ago having increased so fast that they
now furnish excellent sport for fisher
men. Articles of incorporation of the Puget
Sound Vinegar and Pickle Company have
been filed by John Braun, Cieorire Trick
and F. W. Bergen as trustees. The cap
ital is $10,000. The company proposes
to manufacture yeast also. .
Postmaster W. A. Rounds has received
official notification that the South Bend
poatoflice has been promoted to the third
class. The postmaster's report for the
quarter ended September 30 shows
$823 82 as the amount of stamps can
celed. The Northern Pacific land department
is doing a big business in the Clarke
county tract The fears that the com
pany will lose the land have about sub
sided, and much land is being sold.
Those who settled on their land prior to
1882 get it for $2.00 an acre.
The lumbermen who met at Tacoma
the other day to prepare plans for secur
ing Washington lumber for the State ex
hibit building at the Columbian World's
Fair have decided to meet at Seattle
within thirty days for the purpose of
perfecting an organization of the State
Lumbermen 'a Association.
The projected ship canal to connect
Paget Sound with Lakes Union and
Washington at Seattle, if carried out,
will make Seattle one of the fineet har
bors in the world, having a fresh water
dock large enough to accommodate the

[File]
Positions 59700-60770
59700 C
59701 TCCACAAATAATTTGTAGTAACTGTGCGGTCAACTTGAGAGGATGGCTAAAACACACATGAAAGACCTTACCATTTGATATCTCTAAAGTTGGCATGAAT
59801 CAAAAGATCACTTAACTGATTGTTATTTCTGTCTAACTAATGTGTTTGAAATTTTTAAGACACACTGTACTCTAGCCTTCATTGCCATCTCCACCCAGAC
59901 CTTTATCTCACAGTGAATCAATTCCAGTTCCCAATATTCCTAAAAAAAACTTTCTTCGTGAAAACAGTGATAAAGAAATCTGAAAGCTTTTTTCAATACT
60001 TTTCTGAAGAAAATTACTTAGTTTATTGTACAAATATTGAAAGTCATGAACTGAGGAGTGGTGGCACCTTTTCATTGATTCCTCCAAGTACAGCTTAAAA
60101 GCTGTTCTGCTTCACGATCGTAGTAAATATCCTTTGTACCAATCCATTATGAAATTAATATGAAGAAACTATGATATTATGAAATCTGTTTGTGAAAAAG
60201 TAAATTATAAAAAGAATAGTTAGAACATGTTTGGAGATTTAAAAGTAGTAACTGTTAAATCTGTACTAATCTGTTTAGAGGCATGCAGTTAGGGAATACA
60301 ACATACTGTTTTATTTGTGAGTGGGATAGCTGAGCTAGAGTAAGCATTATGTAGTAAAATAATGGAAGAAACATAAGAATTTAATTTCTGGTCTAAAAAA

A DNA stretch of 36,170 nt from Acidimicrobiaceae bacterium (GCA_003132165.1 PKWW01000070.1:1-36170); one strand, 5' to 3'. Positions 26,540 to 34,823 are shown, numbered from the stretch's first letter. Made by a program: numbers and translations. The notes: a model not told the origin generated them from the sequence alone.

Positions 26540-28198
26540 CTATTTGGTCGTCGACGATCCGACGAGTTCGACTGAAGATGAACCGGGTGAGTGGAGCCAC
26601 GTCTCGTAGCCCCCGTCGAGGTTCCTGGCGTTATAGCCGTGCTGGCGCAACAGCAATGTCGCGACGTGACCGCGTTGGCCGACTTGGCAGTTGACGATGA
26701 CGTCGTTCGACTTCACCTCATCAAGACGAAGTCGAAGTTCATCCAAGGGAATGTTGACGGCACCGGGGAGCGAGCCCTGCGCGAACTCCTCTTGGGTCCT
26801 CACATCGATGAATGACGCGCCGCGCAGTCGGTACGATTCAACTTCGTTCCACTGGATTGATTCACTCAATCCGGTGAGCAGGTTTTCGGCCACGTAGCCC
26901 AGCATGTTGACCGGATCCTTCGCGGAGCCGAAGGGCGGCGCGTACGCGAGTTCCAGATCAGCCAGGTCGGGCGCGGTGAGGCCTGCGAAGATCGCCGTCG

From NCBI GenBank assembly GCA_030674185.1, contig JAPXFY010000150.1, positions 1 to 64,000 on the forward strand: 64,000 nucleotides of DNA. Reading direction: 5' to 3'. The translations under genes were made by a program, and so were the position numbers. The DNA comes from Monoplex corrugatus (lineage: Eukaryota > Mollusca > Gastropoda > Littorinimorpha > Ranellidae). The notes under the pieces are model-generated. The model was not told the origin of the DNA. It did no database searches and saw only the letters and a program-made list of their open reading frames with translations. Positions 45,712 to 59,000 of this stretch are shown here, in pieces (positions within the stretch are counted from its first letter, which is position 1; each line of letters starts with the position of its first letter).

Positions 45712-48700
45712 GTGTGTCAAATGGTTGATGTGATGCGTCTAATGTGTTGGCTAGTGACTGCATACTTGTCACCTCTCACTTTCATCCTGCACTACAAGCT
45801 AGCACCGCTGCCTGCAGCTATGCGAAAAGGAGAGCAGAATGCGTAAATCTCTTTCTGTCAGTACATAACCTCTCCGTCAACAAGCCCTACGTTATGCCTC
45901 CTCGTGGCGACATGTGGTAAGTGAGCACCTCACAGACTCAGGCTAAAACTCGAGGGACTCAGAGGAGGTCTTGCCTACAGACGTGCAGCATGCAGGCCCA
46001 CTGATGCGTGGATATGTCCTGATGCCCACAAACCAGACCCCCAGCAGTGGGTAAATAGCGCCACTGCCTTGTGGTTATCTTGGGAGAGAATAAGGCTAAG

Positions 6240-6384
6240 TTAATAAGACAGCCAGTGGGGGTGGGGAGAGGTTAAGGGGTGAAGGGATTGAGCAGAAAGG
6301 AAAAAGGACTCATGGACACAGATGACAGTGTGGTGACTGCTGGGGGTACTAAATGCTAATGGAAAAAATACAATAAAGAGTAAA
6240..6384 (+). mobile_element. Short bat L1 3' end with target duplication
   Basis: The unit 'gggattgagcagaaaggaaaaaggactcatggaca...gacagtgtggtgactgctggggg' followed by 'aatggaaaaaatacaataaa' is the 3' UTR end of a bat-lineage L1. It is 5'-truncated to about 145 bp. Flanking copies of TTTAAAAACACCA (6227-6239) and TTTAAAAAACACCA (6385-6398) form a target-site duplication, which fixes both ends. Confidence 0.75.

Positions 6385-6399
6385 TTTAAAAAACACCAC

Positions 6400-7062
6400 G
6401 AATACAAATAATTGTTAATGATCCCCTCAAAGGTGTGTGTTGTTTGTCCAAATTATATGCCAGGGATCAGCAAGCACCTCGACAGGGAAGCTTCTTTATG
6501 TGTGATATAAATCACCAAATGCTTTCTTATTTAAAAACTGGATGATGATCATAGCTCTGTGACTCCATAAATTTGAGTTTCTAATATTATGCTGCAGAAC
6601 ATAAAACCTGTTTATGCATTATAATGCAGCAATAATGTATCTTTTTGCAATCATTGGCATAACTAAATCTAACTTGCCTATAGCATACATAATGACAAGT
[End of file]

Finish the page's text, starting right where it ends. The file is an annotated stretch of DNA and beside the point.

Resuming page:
commerce of anv port; but. aa the im
provement would cost $3.000,0110, it is
scarcely probable that it will be under
taken for many years.
A zinc ledge is the latest mineral dis
covery made in the vicinity of Spokane.
C. P. Carlin reports that he has discov
ered a fourteen-foot ledge of that min
eral, and recently took samples of the
ore to Charles Fassett for assay.- Mr.
Fassett has made a number of assays,
and finds that the ore carries from 33 4o
40 per cent, of the metal. The location
of the ledge is withheld.
A writ of error to the Supreme Court
of the United States has been allowed
by Chief Justice Anders in the Se
attle Valentine scrip case of Milton L.
Baer vs. Moran Bros. Company. The
transcript must be filed at Washington
within sixty days. An attempt will be
made to advance the caae on the ground
of its great public importance, so that it
may be heard next February.
Hoy Moya, a Seattle Chinaman, has
secured a permit from the Health De
partment of Tacoma to exhume the
bones of a half dozen Chinamen who
were buried in thj south part of the city
near Center street several years ago, be
fore the Chinamen were driven from the
city. Hoy Moya will work under the
protection of United States Marshal
Brown, and the bjnes exhumed will be
sent to China.- . . -
At Port Townsend James C. Baird has
been dismissed from service as Custom
Collector by order of the Treasury De
partment. The order came, and Baird
waa removed from the ollice several days
ago, but the matter was kept secret. As
sistant Secretary Spaulding and Special
Agent Mnlkey have been recommended.
Baird's removal is on account of the
shooting at Wolley. Taylor Holden'a
dismissal ha been approved.
A California company has leased for a
term of years a- coal mine near Kelso,
about half a mile from the Cowlita river
and three miles from the Columbia, in
Cowlita county, and is preparing to de